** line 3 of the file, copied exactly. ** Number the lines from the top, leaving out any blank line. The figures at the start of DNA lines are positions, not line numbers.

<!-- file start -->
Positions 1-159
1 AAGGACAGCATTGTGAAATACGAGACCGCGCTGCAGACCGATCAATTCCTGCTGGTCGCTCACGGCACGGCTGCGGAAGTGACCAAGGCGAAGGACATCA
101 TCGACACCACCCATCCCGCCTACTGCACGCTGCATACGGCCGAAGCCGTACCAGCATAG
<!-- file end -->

101 TCGACACCACCCATCCCGCCTACTGCACGCTGCATACGGCCGAAGCCGTACCAGCATAG